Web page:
A republic is a form of government in which the country is considered a "public matter" (Latin: res publica), not the private concern or property of the rulers, and where offices of states are subsequently directly or indirectly elected or appointed rather than inherited. In modern times, a common simplified definition of a republic is a government where the head of state is not a monarch.
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Some articles on republic:
... The forerunner of the Republic of Vietnam Marine Corps (VNMC) was established by Ngo Dinh Diem, then prime minister of what was then the State of Vietnam on October 13, 1954 ... The Republic of Vietnam was established in October 1955 after Diem used a fraudulent referendum to topple Bao Dai ...
... A distinct set of definitions for the word republic evolved in the United States ... In common parlance a republic is a state that does not practice direct democracy but rather has a government indirectly controlled by the people ... mentioned by Machiavelli and did not exist in the classical republics ...
... and Barbuda, Sultanate of Brunei, Cook Islands, Republic of Gambia, Niue, Republic of Palau, Solomon Islands, Republic of Vanuatu and the states with ...
... i/mɔːlˈdoʊvə/, officially the Republic of Moldova (Moldovan/Romanian Republica Moldova ) is a landlocked nation in Eastern Europe located between Romania to the west and ... as the Moldavian Soviet Socialist Republic in 1991 as part of the dissolution of the Soviet Union ... The nation is a parliamentary republic with a president as head of state and a prime minister as head of government ...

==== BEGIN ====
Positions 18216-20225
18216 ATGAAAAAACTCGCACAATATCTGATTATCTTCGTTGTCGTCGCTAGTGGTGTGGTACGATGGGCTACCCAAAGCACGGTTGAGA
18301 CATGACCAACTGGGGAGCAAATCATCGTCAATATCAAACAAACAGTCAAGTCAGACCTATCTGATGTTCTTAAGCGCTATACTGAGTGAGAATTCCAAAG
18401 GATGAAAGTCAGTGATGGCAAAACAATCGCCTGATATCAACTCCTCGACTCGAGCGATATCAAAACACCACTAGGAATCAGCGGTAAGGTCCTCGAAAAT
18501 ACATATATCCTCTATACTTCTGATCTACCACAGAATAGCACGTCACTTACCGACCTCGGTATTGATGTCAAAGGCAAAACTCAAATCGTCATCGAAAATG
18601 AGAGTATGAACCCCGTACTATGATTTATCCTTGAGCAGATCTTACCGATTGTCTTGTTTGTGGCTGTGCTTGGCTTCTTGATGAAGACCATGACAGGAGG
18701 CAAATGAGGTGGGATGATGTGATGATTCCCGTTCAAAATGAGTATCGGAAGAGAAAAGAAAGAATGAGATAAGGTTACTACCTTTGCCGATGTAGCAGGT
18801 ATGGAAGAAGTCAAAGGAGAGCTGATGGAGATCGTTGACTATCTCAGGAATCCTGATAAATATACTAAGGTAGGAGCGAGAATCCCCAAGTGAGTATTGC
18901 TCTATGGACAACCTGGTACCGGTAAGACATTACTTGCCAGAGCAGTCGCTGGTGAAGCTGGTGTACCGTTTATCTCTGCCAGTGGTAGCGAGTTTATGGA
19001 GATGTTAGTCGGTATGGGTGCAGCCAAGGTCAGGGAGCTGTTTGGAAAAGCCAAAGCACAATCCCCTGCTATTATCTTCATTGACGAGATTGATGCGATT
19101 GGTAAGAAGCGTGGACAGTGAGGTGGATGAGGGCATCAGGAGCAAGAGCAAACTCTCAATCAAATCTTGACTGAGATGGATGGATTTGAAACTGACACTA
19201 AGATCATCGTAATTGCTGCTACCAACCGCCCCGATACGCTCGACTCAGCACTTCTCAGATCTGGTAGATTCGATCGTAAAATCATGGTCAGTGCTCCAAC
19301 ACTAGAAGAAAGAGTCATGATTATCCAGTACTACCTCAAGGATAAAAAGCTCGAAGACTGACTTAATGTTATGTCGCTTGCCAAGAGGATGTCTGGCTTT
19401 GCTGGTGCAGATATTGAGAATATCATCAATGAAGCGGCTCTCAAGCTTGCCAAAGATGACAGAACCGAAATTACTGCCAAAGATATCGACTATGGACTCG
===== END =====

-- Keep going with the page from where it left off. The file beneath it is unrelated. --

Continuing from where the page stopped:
... For more details on this topic, see Weimar Republic ... from 1919 to 1933 is commonly referred to as the Weimar Republic, as the Republic's constitution was drafted here ...
More definitions of "republic":
- (noun): A form of government whose head of state is not a monarch.
Example: "The head of state in a republic is usually a president"
Famous quotes containing the word republic:
“Universal empire is the prerogative of a writer. His concerns are with all mankind, and though he cannot command their obedience, he can assign them their duty. The Republic of Letters is more ancient than monarchy, and of far higher character in the world than the vassal court of Britain.”
—Thomas Paine (17371809)
“It was the most ungrateful and unjust act ever perpetrated by a republic upon a class of citizens who had worked and sacrificed and suffered as did the women of this nation in the struggle of the Civil War only to be rewarded at its close by such unspeakable degradation as to be reduced to the plane of subjects to enfranchised slaves.”
—Anna Howard Shaw (18471919)
“History in the making is a very uncertain thing. It might be better to wait till the South American republic has got through with its twenty-fifth revolution before reading much about it. When it is over, some one whose business it is, will be sure to give you in a digested form all that it concerns you to know, and save you trouble, confusion, and time. If you will follow this plan, you will be surprised to find how new and fresh your interest in what you read will become.”
—Anna C. Brackett (18361911)